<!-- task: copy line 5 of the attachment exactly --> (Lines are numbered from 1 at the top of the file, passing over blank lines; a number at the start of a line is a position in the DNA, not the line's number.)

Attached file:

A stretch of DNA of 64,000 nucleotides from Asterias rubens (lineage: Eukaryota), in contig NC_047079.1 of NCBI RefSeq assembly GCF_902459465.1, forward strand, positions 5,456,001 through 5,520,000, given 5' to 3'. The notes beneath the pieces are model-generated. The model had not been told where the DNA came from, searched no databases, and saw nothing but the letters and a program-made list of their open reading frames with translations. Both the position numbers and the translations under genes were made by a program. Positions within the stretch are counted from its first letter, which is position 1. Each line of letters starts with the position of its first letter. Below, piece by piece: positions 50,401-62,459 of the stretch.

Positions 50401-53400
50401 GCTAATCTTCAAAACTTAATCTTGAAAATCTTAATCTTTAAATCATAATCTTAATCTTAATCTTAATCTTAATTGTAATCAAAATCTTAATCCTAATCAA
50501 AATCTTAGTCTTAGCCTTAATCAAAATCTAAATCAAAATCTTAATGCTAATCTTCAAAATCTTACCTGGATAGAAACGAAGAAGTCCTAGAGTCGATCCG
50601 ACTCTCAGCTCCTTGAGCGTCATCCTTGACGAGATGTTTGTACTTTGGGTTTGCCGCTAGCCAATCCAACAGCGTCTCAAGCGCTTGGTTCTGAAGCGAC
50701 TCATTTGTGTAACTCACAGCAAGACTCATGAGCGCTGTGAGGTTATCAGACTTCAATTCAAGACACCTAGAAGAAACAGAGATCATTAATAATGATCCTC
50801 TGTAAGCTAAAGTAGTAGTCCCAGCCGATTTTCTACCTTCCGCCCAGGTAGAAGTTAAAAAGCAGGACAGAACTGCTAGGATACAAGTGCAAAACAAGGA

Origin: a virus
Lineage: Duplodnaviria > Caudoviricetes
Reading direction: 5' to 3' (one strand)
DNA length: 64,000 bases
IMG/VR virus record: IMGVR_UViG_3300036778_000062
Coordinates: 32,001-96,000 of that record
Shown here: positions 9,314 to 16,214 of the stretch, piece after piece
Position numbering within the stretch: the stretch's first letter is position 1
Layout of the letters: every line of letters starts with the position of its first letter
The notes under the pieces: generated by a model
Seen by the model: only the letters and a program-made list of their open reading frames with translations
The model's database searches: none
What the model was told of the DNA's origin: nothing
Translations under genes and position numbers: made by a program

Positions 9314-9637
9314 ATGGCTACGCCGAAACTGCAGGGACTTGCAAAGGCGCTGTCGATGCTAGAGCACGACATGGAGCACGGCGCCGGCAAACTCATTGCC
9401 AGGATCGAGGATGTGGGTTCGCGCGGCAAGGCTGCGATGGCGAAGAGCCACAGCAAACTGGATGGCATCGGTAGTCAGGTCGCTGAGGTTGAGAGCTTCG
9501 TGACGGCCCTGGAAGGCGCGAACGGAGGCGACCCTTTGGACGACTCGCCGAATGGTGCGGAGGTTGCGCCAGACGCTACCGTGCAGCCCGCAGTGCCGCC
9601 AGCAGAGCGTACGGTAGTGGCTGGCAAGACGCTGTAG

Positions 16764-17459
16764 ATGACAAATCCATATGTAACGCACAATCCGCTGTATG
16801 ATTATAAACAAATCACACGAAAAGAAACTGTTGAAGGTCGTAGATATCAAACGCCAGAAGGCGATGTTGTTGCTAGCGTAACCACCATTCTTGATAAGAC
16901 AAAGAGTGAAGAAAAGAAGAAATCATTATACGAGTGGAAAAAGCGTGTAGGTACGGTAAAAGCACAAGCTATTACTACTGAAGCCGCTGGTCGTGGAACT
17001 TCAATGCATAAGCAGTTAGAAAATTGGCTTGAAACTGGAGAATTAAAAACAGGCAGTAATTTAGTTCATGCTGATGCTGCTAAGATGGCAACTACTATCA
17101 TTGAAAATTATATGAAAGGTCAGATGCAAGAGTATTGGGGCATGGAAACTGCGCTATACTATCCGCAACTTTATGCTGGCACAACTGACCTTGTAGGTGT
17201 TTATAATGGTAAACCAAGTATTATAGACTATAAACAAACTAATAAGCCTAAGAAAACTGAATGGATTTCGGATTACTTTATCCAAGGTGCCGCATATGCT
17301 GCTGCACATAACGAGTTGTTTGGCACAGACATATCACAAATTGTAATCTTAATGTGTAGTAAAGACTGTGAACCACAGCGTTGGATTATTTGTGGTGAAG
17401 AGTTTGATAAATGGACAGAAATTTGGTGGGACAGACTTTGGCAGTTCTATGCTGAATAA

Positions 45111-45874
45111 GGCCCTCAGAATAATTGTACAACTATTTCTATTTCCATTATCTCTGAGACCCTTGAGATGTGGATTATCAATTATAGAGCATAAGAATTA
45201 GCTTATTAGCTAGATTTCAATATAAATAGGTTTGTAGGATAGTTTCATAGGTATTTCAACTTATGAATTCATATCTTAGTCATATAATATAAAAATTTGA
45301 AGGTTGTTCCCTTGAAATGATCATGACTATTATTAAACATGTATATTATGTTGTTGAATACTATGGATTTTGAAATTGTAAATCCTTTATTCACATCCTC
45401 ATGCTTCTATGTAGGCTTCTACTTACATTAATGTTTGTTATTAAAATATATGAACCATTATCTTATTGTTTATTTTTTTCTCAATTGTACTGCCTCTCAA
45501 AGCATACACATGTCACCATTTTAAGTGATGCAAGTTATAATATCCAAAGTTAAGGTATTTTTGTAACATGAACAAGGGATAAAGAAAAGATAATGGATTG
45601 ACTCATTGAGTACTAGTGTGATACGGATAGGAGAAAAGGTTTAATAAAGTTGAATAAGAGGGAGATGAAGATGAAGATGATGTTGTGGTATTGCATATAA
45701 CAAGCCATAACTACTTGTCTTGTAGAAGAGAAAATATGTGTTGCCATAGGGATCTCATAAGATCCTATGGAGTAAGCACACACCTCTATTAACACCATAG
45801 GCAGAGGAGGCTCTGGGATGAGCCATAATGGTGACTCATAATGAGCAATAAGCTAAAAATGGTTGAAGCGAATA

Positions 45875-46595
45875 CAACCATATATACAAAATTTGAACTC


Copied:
50601 ACTCTCAGCTCCTTGAGCGTCATCCTTGACGAGATGTTTGTACTTTGGGTTTGCCGCTAGCCAATCCAACAGCGTCTCAAGCGCTTGGTTCTGAAGCGAC